Vitamin D3 (Nutrition 1995), is very important for maximum calcium absorption into bones. It can also help the prevention of risk factors associated with cancer, type-1 diabetes, depression, cardiovascular disease, autoimmune diseases and fibromyalgia, secondary hyperparathyroidism and muscular abnormalities. Hyperparathyroidism causes lower calcium levels in the blood, which also contributes to bone loss. The best way to get Vitamin D is through 20 minutes of sun exposure a day. Most people do not get this type of exposure, nor want it due to risks with skin cancer. You may get vitamin D through the diet by eating foods fortified with Vitamin D, egg yolks and fatty fish. Vitamin D deficiency can be detected in a blood test performed in your doctor's office and will let you know if you need to add a supplement to avoid deficiency (Robert Heaney, MD a bone mineral specialist at Creighton University on Omaha suggests 1000-2000 IU's a day, but talk to your doctor to find out the best amount suited for you).
Paul Pitchford, author of Healing with Whole Foods, suggests avoiding reduced fat dairy products because they may not support the absorption of the fat soluble vitamins A & D, which help lay down new bone mass. The calcium will go to the soft tissue, rather than the bone. If you want to eat a reduced fat diet, just eat less dairy, or none at all.
According to the Archives of Pediatric and Adolescent Medicine and James E. Dowd, MD author of The Vitamin D Cure, 65 percent of American children are Vitamin D deficient. He suggests that kids get 15 minutes of sunshine without sunscreen daily. If that is not possible, you can supplement ½ -1 teaspoon of cod liver oil daily for newborns and children up to 5 years old. 1 tsp. of cod liver oil has more than 4 times the vitamin D a cup of milk has. He advises that older kids can take a vitamin D supplement 20 IU dose per pound. This is especially important for kids that experience "growing pains", the throbbing aches they experience in their shins, thighs or calf muscles.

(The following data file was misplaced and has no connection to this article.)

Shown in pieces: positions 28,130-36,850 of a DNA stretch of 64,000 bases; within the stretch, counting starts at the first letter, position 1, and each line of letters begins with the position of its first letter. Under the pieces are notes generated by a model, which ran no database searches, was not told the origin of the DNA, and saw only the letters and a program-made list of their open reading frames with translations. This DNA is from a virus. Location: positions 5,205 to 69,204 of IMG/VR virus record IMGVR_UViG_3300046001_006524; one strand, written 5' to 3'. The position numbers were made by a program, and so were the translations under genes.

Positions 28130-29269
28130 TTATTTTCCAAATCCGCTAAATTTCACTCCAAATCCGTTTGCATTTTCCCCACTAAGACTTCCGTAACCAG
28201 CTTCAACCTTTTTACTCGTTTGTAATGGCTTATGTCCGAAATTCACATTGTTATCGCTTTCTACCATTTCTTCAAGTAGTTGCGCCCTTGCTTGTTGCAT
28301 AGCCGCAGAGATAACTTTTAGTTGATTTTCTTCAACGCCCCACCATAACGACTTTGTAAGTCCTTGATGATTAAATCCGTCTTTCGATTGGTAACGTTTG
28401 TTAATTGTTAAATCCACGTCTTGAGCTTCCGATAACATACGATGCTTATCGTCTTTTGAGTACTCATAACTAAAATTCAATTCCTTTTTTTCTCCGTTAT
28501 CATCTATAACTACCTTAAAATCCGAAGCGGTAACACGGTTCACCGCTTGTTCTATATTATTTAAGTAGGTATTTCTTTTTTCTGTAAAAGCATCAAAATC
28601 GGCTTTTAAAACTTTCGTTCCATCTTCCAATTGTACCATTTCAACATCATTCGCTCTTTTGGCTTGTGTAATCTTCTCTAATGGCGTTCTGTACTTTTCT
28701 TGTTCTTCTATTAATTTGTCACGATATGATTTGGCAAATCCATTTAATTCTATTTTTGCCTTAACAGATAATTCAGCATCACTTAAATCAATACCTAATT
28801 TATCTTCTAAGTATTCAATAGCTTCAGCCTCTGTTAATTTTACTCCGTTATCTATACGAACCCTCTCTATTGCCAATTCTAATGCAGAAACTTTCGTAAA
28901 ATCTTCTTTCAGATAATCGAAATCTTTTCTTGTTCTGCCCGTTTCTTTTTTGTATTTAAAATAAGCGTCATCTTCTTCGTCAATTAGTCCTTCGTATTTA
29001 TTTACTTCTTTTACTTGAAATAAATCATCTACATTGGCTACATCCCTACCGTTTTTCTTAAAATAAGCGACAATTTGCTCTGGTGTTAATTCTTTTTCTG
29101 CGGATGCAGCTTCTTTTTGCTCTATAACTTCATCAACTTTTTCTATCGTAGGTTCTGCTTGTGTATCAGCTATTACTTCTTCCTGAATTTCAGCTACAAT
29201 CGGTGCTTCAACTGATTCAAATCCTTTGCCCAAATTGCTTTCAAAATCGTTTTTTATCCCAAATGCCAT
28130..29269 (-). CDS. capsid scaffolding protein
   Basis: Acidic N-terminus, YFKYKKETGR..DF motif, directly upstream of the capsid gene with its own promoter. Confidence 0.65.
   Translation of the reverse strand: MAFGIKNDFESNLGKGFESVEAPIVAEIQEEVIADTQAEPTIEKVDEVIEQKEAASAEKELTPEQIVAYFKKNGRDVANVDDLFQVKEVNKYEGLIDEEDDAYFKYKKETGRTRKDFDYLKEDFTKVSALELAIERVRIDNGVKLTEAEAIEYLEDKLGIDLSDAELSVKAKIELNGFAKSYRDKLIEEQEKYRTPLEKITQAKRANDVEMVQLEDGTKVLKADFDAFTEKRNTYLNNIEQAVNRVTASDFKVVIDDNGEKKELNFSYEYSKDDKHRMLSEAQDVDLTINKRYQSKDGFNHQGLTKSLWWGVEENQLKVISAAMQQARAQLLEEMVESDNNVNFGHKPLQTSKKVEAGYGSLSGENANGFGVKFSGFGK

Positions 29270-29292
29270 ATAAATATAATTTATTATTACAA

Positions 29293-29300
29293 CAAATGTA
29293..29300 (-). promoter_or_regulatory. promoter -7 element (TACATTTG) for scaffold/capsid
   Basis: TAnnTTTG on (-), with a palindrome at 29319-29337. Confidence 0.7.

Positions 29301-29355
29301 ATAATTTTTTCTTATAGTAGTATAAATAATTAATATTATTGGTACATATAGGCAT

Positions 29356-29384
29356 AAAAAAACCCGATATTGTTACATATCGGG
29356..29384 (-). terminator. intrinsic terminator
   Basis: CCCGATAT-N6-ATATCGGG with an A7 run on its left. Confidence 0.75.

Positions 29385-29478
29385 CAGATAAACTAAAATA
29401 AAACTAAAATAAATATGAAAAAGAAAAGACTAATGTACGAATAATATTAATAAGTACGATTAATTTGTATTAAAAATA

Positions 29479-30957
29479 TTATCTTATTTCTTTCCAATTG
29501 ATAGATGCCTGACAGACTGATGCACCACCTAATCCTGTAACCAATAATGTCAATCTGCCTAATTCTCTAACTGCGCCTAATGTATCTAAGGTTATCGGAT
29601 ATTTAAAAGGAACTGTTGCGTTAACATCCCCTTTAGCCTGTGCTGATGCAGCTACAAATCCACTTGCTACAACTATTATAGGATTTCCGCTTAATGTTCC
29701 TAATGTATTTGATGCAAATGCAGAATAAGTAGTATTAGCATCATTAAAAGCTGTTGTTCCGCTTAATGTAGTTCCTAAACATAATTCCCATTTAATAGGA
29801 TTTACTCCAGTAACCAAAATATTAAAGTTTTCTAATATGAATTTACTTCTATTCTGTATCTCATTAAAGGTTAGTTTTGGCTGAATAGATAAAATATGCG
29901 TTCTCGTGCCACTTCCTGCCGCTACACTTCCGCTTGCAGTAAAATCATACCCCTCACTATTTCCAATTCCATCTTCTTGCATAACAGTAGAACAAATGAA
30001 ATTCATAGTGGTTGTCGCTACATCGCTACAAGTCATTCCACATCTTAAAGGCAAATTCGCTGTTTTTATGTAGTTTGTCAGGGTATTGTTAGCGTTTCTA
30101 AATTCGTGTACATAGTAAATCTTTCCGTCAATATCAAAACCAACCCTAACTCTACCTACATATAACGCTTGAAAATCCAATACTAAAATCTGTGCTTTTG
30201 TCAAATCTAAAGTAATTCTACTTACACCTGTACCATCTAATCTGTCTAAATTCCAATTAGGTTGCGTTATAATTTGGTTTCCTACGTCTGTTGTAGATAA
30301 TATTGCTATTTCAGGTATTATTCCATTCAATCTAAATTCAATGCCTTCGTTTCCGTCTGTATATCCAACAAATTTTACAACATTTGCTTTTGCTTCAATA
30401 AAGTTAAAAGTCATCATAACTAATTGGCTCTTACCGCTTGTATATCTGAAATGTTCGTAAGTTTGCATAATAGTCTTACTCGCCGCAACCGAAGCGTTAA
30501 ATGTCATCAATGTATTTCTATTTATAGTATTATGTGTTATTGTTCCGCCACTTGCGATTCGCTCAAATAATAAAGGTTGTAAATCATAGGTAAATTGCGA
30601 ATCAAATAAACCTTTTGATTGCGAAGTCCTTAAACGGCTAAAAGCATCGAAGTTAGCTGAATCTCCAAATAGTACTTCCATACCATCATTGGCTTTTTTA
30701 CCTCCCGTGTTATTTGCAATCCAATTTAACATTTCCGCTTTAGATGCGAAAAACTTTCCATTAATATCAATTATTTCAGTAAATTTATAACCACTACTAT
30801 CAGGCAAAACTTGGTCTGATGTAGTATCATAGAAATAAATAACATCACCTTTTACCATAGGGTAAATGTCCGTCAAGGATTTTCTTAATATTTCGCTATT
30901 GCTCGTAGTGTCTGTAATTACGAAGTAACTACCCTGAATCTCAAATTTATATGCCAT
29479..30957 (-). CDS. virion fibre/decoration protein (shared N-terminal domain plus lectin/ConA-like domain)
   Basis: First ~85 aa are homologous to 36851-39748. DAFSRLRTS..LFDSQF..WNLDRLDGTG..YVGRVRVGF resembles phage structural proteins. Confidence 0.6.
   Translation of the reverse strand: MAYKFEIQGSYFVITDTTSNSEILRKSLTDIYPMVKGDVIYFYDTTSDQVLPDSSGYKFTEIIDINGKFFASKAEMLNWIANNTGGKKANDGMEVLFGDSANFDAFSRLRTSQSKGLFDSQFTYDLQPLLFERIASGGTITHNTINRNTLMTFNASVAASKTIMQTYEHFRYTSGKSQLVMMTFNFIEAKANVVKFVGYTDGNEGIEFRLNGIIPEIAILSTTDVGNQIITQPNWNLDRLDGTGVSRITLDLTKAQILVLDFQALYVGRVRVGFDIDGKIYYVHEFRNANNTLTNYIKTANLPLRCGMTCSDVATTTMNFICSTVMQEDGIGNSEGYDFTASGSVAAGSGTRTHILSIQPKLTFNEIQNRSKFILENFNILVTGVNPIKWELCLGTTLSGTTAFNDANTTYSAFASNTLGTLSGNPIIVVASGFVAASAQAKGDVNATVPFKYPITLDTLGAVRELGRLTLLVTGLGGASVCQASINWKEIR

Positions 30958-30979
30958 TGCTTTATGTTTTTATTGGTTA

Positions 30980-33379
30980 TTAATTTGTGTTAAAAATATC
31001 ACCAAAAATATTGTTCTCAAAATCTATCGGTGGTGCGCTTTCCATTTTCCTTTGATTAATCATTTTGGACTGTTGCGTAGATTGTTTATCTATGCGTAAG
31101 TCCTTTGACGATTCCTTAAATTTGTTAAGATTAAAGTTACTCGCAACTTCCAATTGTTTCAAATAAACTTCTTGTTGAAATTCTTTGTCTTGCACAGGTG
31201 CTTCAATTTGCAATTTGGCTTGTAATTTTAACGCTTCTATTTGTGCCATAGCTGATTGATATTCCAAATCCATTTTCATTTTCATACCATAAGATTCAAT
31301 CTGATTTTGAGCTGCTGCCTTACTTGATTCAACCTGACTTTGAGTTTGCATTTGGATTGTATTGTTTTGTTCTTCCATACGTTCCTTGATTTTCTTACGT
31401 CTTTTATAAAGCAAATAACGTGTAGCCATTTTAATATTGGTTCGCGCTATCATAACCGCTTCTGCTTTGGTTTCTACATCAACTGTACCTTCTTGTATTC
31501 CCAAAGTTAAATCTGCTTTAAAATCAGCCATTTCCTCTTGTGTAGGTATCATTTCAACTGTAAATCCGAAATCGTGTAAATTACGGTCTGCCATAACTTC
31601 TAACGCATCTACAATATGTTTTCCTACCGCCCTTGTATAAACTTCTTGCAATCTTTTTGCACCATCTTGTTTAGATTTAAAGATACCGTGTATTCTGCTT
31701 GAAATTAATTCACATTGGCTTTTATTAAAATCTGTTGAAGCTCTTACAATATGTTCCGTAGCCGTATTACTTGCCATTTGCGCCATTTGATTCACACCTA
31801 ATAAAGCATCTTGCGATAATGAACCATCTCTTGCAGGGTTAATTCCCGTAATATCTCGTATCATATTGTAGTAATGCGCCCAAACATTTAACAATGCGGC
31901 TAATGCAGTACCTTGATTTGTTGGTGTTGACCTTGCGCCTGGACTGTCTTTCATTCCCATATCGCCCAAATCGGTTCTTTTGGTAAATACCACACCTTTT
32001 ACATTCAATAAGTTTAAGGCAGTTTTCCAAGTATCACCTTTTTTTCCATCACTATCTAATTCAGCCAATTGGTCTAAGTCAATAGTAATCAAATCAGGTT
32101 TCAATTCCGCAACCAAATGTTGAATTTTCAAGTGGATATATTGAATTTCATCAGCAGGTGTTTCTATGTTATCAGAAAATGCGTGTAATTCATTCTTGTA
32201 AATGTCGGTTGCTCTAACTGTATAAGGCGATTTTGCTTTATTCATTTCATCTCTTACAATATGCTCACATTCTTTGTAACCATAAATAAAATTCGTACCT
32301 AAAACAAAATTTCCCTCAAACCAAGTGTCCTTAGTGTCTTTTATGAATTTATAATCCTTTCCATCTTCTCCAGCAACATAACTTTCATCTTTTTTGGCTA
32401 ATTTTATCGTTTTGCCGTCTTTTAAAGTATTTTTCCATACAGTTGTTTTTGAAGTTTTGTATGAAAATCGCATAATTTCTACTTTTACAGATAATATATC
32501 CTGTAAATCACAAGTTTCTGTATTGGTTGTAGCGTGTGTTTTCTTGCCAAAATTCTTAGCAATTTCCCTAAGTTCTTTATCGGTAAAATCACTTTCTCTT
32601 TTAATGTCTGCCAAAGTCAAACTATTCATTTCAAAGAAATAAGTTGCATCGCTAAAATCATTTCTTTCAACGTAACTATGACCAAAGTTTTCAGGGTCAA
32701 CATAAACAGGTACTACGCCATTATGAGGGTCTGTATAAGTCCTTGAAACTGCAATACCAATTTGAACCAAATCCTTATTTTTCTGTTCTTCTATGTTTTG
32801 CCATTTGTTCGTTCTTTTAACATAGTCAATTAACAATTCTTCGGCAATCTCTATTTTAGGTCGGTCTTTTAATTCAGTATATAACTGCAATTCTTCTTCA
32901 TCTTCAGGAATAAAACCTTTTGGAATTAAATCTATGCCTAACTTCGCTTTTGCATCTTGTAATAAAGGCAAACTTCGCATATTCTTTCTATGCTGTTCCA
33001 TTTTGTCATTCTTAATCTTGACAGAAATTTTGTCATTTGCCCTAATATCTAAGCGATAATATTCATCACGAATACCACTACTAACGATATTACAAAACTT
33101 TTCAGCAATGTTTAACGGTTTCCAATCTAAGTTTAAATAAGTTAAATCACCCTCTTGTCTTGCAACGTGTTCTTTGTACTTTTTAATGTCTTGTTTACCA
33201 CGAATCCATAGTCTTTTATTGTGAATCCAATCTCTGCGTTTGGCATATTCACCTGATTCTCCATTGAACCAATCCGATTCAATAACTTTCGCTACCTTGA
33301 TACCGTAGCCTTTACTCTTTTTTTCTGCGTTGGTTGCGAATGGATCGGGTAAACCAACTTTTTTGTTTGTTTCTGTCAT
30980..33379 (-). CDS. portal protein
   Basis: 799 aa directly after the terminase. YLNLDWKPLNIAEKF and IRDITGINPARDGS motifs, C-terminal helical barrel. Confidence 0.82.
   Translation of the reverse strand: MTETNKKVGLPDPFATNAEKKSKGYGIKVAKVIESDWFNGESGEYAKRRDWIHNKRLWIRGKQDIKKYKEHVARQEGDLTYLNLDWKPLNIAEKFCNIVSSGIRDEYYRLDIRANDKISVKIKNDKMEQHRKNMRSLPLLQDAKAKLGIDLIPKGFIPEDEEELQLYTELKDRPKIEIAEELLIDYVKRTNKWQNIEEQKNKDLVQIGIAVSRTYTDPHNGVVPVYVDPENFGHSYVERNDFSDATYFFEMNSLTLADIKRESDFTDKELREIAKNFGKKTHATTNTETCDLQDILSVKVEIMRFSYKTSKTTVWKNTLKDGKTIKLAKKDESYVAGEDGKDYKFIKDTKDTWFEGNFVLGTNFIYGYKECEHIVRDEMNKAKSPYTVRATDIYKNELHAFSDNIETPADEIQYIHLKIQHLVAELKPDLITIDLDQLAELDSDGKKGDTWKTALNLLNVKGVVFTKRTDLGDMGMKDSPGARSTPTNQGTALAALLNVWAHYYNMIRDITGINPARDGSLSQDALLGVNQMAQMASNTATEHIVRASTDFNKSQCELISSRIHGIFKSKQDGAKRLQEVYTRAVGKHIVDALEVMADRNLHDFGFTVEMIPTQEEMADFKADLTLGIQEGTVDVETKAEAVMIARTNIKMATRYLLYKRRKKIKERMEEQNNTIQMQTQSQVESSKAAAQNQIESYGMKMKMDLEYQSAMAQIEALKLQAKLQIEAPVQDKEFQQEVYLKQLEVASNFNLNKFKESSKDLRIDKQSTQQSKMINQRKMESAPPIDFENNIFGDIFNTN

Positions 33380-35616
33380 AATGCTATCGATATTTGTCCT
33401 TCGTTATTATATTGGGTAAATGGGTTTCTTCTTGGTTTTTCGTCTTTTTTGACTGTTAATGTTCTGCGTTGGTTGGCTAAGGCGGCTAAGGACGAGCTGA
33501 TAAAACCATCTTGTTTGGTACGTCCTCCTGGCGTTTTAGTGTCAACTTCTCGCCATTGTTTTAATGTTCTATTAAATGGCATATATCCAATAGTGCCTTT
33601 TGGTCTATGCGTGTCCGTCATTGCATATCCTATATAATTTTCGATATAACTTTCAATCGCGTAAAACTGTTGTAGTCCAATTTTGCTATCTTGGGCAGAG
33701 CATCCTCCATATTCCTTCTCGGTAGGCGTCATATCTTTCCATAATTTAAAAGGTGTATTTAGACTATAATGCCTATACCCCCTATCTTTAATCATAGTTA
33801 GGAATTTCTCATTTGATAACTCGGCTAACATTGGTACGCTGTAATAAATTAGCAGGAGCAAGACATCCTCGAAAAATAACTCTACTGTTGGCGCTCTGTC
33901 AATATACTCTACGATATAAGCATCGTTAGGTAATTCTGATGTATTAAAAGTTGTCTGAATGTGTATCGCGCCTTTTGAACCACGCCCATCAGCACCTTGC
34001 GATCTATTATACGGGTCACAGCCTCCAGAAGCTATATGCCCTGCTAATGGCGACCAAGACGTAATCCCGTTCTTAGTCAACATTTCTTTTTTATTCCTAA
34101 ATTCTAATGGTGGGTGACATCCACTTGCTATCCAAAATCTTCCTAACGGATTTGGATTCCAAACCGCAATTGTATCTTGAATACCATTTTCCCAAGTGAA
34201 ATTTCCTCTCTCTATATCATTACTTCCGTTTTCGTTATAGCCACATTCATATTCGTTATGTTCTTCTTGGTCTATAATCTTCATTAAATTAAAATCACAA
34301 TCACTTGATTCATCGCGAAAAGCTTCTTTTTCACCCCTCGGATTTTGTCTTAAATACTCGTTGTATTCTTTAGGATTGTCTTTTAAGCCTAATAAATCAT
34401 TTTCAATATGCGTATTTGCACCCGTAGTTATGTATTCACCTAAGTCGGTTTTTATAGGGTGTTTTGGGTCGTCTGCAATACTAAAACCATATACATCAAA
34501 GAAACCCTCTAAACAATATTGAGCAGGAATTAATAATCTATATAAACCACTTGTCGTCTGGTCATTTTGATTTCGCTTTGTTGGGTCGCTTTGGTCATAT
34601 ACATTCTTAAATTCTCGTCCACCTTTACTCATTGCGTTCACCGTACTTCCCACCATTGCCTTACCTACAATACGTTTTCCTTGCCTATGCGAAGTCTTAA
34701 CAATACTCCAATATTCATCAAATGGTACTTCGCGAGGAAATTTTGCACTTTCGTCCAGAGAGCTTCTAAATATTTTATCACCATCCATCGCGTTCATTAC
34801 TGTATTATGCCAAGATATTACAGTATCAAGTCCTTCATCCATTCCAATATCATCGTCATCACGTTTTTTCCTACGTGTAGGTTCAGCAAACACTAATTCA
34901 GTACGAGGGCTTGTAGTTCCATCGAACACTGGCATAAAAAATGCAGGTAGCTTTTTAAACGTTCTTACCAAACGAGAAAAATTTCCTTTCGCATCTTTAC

Things to Avoid...
One of the biggest common calcium "robbers" is salt. Every unit of salt you take in depletes your calcium by one unit. To correct this add more potassium to your diet if you have a high sodium intake. Other include coffee, soft drinks, antacids (J Bone Miner Res. 1989 Feb), corticosteroid use (Postgrad med, 1990), high alcohol intake, fat, processed foods, smoking (J Bone Miner Res, 1999), sugar and large amounts of protein, especially red meat. Most of this is due to the fact that these foods are acid forming, meaning your body will try to maintain an alkaline state by taking essential minerals, like calcium and magnesium, from your bones. Unfortunately, dairy is also acid forming and common knowledge is to add more dairy (milk and cheese) to the diet to add more calcium. While they do add calcium your body, eating other foods that aren't as acid forming may be the right balance for you.
- Don't eat acid forming foods: white foods (sugar, flour, and rice), dairy, meat and fish.
- Do eat alkali forming foods: fruits and juices, vegetables, wine and beer (yep).
Being sedentary can affect calcium loss so weight bearing exercise, such as walking, running, dancing, aerobics, plus weight training, are optimal in stimulating bone growth and adding muscle mass. Do these exercises 2-3 times a week for maximum effectiveness.
Foods rich in calcium: Seaweed vegetables have over 1000mg of calcium per serving, nuts/seeds like almonds, hazelnuts, brazil nuts, pistachios, sunflower seeds, and walnuts have over 100 mgs of calcium per serving, grains like amaranth and quinoa have 140-225 mg of calcium per serving, greens like parsley, turnip greens, watercress, kale, spirulina, collard greens and cabbage have 100-200 mg of calcium per serving, beans like garbanzo, black, and pinto have 140 mg of calcium per serving and dairy products like milk, cottage cheese and yogurt have 60-120 mg of calcium per serving.
Foods rich in magnesium: Apples, avocados, bananas, beans, brown rice, coconut, fish, goat’s milk, grapes, green peppers, oats, nuts, soy products, spinach, and whole wheat.
The statements above have not been evaluated by the FDA. The nutritional suggestions and research are not intended to treat, cure, or prevent disease and should not be used as a substitute for advice from your medical doctor. Please see your health care provider in all matters concerning your physical health.